May 13 (Bloomberg) -- Puerto Rico bond yields set a three-week high after the U.S. territory said revenue collections for July through April trailed projections.
Tax-exempt general obligations maturing in July 2035 traded with an average yield of 9.15 percent today, the highest since April 22, data compiled by Bloomberg show. The yield on the junk-rated securities is about 5.9 percentage points above benchmark municipal debt.
The jump in yields is “a direct correlation to the information that’s most recently come out,” said Dan Toboja, vice president of municipal-bond trading in Chicago at Ziegler Capital Markets.
The commonwealth, which lost its investment grades in February as officials struggled to revive the island’s economy, sold the bonds in March to help balance budgets. It was the biggest junk-rated offering in the history of the municipal market.
Puerto Rico has collected $7.26 billion in general-fund revenue for the fiscal year through June, or $356 million below budgeted estimates as corporate-tax receipts lagged behind forecasts, Treasury Secretary Melba Acosta said May 9.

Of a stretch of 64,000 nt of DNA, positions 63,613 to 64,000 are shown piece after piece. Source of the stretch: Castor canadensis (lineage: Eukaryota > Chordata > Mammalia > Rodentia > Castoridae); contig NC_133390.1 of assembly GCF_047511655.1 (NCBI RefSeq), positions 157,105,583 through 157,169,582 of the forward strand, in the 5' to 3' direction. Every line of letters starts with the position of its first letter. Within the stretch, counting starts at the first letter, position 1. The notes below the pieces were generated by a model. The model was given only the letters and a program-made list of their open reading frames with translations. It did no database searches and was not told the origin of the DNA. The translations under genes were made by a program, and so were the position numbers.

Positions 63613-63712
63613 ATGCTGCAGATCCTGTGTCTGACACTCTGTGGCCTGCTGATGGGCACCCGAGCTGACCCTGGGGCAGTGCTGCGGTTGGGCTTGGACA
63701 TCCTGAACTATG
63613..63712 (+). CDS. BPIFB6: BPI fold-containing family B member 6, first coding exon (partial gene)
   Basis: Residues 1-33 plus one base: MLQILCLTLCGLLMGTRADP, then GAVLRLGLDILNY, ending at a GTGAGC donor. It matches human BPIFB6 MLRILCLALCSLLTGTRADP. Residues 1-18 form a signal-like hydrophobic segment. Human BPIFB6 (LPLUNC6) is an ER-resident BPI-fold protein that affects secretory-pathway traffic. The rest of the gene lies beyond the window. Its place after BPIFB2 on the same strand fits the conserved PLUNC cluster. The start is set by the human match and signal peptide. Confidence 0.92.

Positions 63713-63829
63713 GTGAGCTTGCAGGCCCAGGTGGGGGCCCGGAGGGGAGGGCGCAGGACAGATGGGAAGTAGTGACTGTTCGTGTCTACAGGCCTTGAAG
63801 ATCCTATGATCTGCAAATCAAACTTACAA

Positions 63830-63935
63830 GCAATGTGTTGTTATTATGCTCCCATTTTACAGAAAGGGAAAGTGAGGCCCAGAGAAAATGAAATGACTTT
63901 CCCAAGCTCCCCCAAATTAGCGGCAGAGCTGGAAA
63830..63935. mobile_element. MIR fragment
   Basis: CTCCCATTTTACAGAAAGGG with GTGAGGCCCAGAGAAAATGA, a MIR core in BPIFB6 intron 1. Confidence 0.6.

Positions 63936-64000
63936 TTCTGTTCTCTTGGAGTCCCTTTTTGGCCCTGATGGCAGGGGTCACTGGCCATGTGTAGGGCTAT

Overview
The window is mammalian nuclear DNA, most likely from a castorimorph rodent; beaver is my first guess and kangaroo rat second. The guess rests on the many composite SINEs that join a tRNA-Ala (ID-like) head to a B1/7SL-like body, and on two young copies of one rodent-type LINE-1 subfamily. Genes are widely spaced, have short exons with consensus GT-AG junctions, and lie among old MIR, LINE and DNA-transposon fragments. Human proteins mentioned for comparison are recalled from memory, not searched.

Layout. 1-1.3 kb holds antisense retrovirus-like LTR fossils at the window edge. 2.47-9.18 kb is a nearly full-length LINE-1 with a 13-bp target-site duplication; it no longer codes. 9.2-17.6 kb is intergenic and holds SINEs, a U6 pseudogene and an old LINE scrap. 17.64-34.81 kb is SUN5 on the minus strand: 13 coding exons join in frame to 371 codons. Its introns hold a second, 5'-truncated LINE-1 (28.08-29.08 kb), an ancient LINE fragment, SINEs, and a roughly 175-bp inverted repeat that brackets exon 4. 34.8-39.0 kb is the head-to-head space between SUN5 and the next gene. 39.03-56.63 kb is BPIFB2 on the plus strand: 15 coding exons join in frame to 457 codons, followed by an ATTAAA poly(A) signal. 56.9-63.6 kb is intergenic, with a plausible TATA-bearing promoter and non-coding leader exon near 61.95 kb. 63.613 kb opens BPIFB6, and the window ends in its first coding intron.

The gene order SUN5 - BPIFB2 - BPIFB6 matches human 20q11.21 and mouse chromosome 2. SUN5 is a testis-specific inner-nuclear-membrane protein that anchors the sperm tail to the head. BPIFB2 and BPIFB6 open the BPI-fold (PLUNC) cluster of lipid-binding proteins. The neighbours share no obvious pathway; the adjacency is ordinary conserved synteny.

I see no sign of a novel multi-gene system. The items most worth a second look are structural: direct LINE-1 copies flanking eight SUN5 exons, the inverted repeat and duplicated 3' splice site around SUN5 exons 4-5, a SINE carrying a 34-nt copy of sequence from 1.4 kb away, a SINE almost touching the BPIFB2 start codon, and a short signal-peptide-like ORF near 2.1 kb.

Tax collections from businesses came in $427 million below projections as 53 percent of island companies requested more time to file and didn’t make payments while seeking an extension, Melba Acosta said.
Debt of Puerto Rico and its agencies lost about 0.1 percent yesterday, the first daily decline in three weeks, according to S&P Dow Jones Indices. Commonwealth securities have still earned 8.5 percent this year, beating all the U.S. states in the S&P index and surpassing the 5.4 percent gain in the broader municipal market.
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